GOP senators say they are confident there will be sufficient time to vet whomever Trump announces as his pick on Saturday, particularly if the nominee is someone already known to senators, such as Judge Amy Coney Barrett of the U.S. Circuit Court of Appeals for the 7th Circuit. She is by far the leading candidate, according to people familiar with the discussions who were not authorized to publicly comment on them, as Trump mulls his third pick for the Supreme Court.
Despite discussions earlier this week about Trump interviewing another finalist, Judge Barbara Lagoa of the U.S. Court of Appeals for the 11th Circuit, later this week in Florida, the president said at a news conference late Wednesday that he had no plans to meet with her. He also suggested he had already selected someone, referring to “the person I chose.”
“It’s time for a woman to be chosen, with everything that’s happened and with Justice Ginsburg’s passing,” Trump said.
Sen. Roy Blunt (R-Mo.) defended voting on a nominee before the election: “I think this needs to take as long as it needs to take, but it doesn’t need to be drug out.”
Graham, a close Trump ally, has not publicly confirmed his timeline for hearings and plans to refrain from doing until after the president unveils his candidate on Saturday. But he has sketched out a schedule that would begin hearings the week of Oct. 12 and compress the time usually afforded to senators to submit written questions to the nominee, according to officials who spoke on the condition of anonymity because the discussions are fluid.
Under Graham’s tentative scenario, his committee would vote near the end of the week of Oct. 19 on the nominee, and then Senate Majority Leader Mitch McConnell (R-Ky.) would move rapidly to take the procedural steps to hold a final confirmation vote before the end of the month, just days before the election.
“The timing between now and Election Day is entirely consistent with long-standing Senate precedent,” said Sen. Ted Cruz (R-Tex.), a Judiciary Committee member.
Asked if he’s worried about timing and Democrats moving to slow things down, Graham said Wednesday, “My hope is we’ll be able to do it in a fashion that we cannot deviate from the norms too much.”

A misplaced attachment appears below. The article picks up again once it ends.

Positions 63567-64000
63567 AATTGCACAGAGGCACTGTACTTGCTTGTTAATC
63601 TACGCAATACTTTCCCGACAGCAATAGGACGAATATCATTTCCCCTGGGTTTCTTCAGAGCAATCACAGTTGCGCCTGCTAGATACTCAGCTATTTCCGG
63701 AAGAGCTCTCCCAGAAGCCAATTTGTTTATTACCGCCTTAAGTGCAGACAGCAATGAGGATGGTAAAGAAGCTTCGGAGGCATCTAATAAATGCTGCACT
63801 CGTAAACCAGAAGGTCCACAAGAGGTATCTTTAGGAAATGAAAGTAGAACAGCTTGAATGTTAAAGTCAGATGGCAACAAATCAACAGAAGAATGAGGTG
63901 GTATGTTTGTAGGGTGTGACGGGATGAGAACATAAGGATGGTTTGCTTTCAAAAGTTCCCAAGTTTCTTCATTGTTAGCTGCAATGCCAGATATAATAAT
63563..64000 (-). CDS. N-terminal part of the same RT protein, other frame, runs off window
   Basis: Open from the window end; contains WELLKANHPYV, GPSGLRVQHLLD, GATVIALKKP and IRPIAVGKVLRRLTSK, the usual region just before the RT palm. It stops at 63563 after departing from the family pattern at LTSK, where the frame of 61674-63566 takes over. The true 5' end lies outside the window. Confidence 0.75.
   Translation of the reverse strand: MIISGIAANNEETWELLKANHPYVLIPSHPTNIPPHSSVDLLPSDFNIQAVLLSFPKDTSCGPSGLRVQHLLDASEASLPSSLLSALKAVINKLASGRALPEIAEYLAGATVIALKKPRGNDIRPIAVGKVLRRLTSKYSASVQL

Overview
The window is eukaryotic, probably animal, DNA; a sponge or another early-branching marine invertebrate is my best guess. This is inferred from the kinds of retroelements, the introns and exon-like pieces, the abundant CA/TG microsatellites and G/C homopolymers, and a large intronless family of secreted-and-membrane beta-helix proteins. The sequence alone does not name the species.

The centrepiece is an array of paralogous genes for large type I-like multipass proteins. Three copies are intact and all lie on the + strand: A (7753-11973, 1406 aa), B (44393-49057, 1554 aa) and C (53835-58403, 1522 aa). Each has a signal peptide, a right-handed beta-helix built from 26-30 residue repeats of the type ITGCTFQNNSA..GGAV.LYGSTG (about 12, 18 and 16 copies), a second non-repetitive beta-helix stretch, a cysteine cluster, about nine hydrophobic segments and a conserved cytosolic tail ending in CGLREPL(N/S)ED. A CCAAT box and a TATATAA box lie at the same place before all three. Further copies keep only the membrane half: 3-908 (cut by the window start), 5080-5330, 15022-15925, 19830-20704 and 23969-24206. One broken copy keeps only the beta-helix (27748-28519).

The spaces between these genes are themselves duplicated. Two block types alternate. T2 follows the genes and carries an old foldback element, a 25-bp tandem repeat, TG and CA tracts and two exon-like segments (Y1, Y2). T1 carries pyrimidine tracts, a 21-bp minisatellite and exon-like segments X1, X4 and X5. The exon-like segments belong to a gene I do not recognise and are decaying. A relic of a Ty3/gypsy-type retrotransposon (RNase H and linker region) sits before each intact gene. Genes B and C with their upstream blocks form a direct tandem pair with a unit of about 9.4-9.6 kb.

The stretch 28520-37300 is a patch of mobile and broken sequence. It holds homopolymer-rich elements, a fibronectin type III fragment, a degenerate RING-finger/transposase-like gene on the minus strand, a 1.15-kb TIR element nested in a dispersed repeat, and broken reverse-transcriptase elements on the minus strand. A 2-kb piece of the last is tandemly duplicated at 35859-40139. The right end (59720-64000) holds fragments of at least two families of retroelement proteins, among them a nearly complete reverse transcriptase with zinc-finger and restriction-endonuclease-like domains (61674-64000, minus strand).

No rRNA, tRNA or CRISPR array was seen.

Senior Republican officials stressed that the schedule was still being revised and that it would only be finalized once Trump’s announcement is made.
The emerging timeline provoked furor from Democratic senators and party activists, who have pledged fierce efforts to try to prevent Ginsburg’s seat from being filled by Trump with a reliably conservative jurist. The 16 days that would pass from Trump’s planned announcement Saturday to an Oct. 12 hearing start would by far be the shortest in modern times.
“This entire process is a charade,” said Sen. Dianne Feinstein (Calif.), the ranking Democrat on the Judiciary Committee. “This president shouldn’t even be nominating a replacement to Justice Ginsburg’s seat so close to an election. Republicans are only compounding that mistake by rushing the process.”
Democratic senators continue to assess their minimal procedural options. On a strategizing call Wednesday afternoon with Democratic members of the Judiciary Committee, there appeared to be some consensus that the hearings should not be boycotted as some have suggested, according to one official directly familiar with the discussion who was not authorized to publicly comment on it.
On Tuesday, Senate Minority Leader Charles E. Schumer (D-N.Y.) invoked an obscure procedural rule often used as a protest tactic by the minority party that prevented Senate committees from convening in the afternoon. But that halted a critical Intelligence Committee hearing with a top elections security official, and Democrats opted not to pull that maneuver again on Wednesday.
“We have no magic panacea, right? We can’t force the Republicans to keep their word any more that we can force them to care about the health care of their constituents,” said Sen. Richard Blumenthal (D-Conn.), who also sits on the Judiciary Committee. “But we can make our case there in the committee and publicly to the American people.”